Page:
Jesus, Divorce and a Study on Gratitude

 

What do Jesus, a country song about divorce, and a research study on gratitude have in common? More than you might think.
The study came to my attention when I read Ashley Crouch’s reflection on the benefits of gratitude over at the Verily magazine blog. Crouch stated that "a report from the Harvard Medical Association found that gratitude helps us refocus on what we have instead of what we lack. Those who count their blessings have less likelihood for depression, anxiety, or envy, while possessing stronger social connections, greater relationship satisfaction, and a real leg up in the workplace."
Then, since she is the Relationships Editor for Verily, Crouch highlighted some facts about how that applies to couples. She cited a study by psychologist Dr. John Gottman who, after researching thousands of couples, discovered that those who practiced a high ratio of positive compliments and behaviors to negative ones "reported the highest satisfaction…Conflict will happen in any relationship, but major research on emotional psychology discovered that it can be easier to offer criticism when both parties rest secure in their affection towards one another." Dr. Gottman noted that couples who rarely compliment each other often wind up with serious marital problems or even divorced.
Here’s where the country song comes in: specifically, a tune from the 90s called Love Goes Without Saying by Suzy Bogguss. As with many country songs, the title is a clever turn of phrase in relation to the story it tells. Part of the lyrics are sung from the point of view of a husband who works hard to support his wife. But he never actually tells her he loves her. He assumes his love goes without saying. From the wife’s perspective, that assumption is way off base. Since she’s never heard her husband say the words "I love you," her love for him has disappeared. In other words, her love has gone because he never said anything.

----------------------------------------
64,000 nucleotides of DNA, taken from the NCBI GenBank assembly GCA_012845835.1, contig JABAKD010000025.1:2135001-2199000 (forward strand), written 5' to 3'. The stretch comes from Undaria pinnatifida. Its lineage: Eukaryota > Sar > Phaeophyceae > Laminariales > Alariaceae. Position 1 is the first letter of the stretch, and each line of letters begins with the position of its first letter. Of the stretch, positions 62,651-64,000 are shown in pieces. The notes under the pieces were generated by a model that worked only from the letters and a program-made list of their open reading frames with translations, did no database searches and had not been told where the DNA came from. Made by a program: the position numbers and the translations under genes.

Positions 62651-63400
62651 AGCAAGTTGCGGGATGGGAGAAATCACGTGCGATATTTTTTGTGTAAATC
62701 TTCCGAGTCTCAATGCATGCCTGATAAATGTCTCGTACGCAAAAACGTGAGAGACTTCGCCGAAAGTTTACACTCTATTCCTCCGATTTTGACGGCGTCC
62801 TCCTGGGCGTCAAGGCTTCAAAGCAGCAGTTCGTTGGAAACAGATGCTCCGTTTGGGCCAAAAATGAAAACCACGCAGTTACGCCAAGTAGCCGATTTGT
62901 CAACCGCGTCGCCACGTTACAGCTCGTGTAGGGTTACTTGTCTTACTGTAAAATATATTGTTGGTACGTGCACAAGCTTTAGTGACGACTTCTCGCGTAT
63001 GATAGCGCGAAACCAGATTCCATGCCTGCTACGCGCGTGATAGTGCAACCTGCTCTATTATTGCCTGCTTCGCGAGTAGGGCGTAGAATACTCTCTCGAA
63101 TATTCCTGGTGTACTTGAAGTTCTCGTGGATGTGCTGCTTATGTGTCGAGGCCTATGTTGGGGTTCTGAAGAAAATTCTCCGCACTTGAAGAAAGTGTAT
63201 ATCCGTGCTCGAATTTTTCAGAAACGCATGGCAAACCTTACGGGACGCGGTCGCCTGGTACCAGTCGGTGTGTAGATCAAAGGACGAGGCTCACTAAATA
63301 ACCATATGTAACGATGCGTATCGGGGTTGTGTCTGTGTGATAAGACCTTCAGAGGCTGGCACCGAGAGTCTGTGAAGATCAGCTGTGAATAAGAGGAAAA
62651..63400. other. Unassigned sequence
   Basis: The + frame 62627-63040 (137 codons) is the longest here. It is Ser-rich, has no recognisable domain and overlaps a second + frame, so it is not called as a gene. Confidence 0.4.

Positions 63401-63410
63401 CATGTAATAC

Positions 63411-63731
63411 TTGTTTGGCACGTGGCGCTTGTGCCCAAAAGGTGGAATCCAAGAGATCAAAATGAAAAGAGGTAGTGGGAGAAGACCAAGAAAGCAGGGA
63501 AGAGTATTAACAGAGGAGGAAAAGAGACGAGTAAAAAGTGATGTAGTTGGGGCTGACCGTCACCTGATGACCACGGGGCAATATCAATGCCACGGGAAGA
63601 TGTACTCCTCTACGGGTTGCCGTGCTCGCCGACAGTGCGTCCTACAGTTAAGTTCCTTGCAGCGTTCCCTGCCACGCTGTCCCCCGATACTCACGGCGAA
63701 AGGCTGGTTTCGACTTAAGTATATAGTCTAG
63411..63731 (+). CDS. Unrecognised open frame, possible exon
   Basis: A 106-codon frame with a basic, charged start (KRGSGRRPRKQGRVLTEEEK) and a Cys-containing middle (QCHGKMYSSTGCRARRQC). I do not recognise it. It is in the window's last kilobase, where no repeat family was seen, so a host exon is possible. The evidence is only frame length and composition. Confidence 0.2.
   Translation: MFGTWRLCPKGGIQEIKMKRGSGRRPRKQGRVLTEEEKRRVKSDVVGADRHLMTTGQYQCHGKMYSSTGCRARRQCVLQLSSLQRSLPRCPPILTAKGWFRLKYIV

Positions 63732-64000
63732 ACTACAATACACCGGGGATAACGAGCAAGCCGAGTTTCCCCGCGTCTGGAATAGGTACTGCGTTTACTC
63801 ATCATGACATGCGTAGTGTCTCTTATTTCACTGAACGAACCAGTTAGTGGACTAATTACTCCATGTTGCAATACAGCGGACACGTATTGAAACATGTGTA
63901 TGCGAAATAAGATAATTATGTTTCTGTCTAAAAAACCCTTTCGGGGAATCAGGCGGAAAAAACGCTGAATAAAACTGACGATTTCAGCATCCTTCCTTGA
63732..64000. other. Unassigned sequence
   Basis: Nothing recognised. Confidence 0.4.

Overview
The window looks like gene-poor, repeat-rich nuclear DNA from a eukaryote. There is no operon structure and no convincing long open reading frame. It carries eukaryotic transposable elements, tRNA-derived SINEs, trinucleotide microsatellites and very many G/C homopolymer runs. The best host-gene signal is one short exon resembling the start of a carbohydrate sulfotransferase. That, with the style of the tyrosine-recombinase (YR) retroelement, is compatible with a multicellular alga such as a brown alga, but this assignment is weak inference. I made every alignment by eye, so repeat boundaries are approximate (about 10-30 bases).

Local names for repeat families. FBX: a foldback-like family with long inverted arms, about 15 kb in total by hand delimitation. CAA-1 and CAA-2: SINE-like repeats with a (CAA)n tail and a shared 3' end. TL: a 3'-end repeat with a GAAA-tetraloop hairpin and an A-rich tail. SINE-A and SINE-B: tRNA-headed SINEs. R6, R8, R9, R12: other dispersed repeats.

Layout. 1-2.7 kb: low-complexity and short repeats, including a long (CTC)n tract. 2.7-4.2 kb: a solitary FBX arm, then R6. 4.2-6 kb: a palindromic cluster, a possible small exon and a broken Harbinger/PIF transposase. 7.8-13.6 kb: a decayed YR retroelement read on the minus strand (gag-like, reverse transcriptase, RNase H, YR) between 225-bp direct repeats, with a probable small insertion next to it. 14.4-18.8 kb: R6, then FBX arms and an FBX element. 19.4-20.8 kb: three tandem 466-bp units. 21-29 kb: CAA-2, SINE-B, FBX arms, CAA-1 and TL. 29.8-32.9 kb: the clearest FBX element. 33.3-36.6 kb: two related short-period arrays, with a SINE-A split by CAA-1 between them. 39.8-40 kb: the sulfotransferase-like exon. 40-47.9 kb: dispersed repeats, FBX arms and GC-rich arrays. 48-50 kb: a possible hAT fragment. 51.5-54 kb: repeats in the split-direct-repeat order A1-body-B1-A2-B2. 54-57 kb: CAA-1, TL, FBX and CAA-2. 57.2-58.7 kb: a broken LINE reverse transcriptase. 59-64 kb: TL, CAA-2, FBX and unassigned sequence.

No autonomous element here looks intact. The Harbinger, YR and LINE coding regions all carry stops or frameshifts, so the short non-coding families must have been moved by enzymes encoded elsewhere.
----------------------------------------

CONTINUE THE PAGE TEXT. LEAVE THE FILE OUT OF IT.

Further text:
Based on the study Crouch cited, this is a major problem for couples today. It’s also one that’s easy to fix once you acknowledge it. All it requires is sincere words that have more power than you think.
It’s also an idea we can apply to our spiritual lives. As we prepare for Lent, we have the opportunity to show God how much we love Him by doing things which move us closer to Him: daily prayer and Scripture reading, extra visits to church for quiet reflection, Mass or Eucharistic adoration.
God’s love for us will never go away, regardless of whether we engage in a relationship with Him or not. He’s good that way, much more patient and understanding than we are. But to reiterate a point in the aforementioned gratitude study, couples who practiced a high ratio of positive compliments and behaviors to negative ones "reported the highest satisfaction."
If your relationship with God is feeling lackluster lately, take the opportunity to return His love on a more regular basis. Offer words of praise, not just petition. And take time out to just "be" with each other. You may come to experience God’s love in a new, more satisfying way.
And since this is also the season for Valentine’s Day, remember to offer words and gestures of appreciation to your husband, wife, boyfriend or girlfriend. Those positive behaviors can play a vital part in keeping your love alive.
For a free copy of the Christopher News Note, GRATITUDE, write: The Christophers, 5 Hanover Square, New York, NY 10004; or e-mail: mail@christophers.org

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